Gender notes - Psychology AQA B

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Difference between sex and gender
Sex versus gender
Sex refers to whether an individual is female or male. Sex relates to the physical differences between men and women. It may refer to chromosomal sex
and therefore can be determined by DNA. Sex is fixed and therefore cannot be changed.
Gender refers to whether an individual is masculine, feminine or androgynous. Gender relates to the differences in the attitudes or behaviours between
men and women. Gender is culturally determined and may change with changing attitudes over time.
Androgynous = displaying roughly equal levels of masculine and feminine traits/behaviours.
Whether a person is androgynous or just feminine or just masculine can be assessed by questionnaires or inventories.
Inventory = a list of statements used to test for certain characteristics
Bem compiled one of the most well- known inventories for measuring gender.

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If sex is whether an individual is male or female then it is decided at conception when a sperm fertilises an egg. A newly formed foetus has the
chromosomes that determine whether it will be born a boy or a girl. Whether it is born with masculine or feminine traits is much more open to debate.
If sex is generic, then it follows that an individual's sex is fixed. `Sex changes' do not really change a person's sex.…read more

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The nature-nurture debate
The two main arguments are that gender is innate (present at birth) or it has been learnt.
These two different perspectives represent a famous debate that occurs throughout psychology: the nature-nurture debate.
Nature argument
The nature side of the debate states that gender is biological. This would explain the strong relationship between a person's sex and their gender. Males
are born masculine and females are born feminine.…read more

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Nurture argument
The nurture side of the nature-nurture debate states that gender is essentially a product of socialisation.
Socialisation = a process whereby individuals are taught and encouraged to adopt certain values and roles.
The extreme nurture view would suggest that gender related behaviour is entirely determined by social and cultural factors ­ our experiences and the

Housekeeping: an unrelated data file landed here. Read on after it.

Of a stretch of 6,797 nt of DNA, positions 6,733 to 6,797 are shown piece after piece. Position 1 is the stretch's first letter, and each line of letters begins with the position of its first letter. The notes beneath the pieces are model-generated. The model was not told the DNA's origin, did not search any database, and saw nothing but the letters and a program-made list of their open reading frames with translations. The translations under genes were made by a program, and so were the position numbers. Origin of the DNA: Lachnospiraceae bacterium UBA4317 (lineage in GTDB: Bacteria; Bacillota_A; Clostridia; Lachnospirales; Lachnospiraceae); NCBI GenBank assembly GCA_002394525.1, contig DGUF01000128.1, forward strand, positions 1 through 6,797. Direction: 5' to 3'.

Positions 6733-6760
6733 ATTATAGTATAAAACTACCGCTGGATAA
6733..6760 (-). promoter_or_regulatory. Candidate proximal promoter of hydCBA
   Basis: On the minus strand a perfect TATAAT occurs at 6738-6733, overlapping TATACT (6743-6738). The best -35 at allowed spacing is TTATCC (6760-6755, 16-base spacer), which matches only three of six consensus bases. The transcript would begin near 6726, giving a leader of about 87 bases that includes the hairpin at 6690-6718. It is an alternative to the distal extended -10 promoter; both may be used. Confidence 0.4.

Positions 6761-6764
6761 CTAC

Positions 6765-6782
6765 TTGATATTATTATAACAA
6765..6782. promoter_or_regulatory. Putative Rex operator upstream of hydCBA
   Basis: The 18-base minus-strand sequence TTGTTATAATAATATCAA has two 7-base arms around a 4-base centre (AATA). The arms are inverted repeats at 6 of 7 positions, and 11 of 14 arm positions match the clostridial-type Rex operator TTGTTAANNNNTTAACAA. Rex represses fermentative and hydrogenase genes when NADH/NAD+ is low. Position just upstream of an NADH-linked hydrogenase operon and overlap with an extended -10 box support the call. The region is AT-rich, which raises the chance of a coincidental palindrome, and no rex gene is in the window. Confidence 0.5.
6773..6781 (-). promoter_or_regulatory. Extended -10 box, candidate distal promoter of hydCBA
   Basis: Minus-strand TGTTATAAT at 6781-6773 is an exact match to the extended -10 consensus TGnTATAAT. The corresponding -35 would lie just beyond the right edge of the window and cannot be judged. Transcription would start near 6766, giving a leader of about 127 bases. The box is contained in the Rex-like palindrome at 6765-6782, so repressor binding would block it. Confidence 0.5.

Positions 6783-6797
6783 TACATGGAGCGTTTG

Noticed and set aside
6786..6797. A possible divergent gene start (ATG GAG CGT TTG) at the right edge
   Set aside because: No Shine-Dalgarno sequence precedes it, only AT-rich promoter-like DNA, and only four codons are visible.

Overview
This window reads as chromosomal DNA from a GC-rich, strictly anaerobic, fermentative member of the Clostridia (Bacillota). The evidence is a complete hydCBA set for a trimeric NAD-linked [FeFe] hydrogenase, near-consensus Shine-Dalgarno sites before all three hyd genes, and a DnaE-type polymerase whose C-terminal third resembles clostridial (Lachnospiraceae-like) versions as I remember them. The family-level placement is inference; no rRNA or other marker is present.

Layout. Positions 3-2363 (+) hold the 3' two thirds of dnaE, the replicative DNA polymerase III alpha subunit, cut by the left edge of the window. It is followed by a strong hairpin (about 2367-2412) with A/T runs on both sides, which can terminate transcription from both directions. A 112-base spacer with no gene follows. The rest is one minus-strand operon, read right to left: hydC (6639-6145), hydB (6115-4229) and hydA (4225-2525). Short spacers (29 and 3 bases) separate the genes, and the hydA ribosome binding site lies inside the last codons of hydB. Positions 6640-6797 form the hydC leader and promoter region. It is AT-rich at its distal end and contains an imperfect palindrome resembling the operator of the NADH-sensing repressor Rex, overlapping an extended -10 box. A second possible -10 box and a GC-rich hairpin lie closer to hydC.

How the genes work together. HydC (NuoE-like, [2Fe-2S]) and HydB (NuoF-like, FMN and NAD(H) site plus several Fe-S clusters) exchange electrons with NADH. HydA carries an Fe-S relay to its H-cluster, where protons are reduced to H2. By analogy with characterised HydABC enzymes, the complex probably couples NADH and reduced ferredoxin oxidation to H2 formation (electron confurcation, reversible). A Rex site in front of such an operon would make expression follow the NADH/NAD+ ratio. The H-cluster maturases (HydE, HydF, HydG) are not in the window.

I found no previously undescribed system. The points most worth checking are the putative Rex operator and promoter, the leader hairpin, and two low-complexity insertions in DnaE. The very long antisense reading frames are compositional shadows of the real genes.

environment in which we live.…read more

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Aim: To investigate the similarities and differences across gender roles in different cultures.
Method: Mead carried out a detailed ethnographic (scientific description of specific cultures) study by living with various tribes.
She lived with various tribes in New Guinea for 6 months.
Results: In the Arapesh tribe, both sexes were feminine, for example caring, expressive, arrogant and co-operative.
Both parents were said to `bear a child' which meant the men also took to bed while the baby was born.…read more

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Both parents detested childcare so much that sleeping babies were hung out of the way in dark places.
In the Tchambuli tribe, gender roles were reversed compared to Western society.
Females were very independent and took care of trading.
Meanwhile males sat around in groups, gossiping and preening themselves. It was the males who were considered sentimental and
not capable of making serious decisions.
Conclusion: Gender roles depend on culture.…read more

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Ecologically valid ­ the observation took Observer effect ­ the presence of Mead
place in the tribes' natural setting of New may have changed the behaviours of the
Guinea tribes being studied which would produce
Empirical evidence can be used to show demand characteristics
that gender is not universal and must Cultural bias ­ Mead was a westerner who
therefore incorporate aspects of nature may not have understood the behaviours
being observed in a different culture
Observer bias ­ Mead may have imposed
her own…read more

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If behaviour is a product of human nature, then it should occur across the world regardless of experience and upbringing. For example, sleeping is a
natural behaviour and is therefore universal (occurring around the world).
Cross cultural research is useful for investigating the nature/nurture debate in relation to gender differences. Researchers are able to provide insight
into different cultural systems, beliefs and practises as they can experience more than one culture.…read more



Hi, I am doing gender for my Unit 3 (A2) exam, I was just wondering if these notes are still suitable? Seen that these notes are for AS so just want to make sure I'm doing the right topic areas!! Thanks

Lauren Stubbs

These notes are based on the AQA Psychology B spec at AS :)

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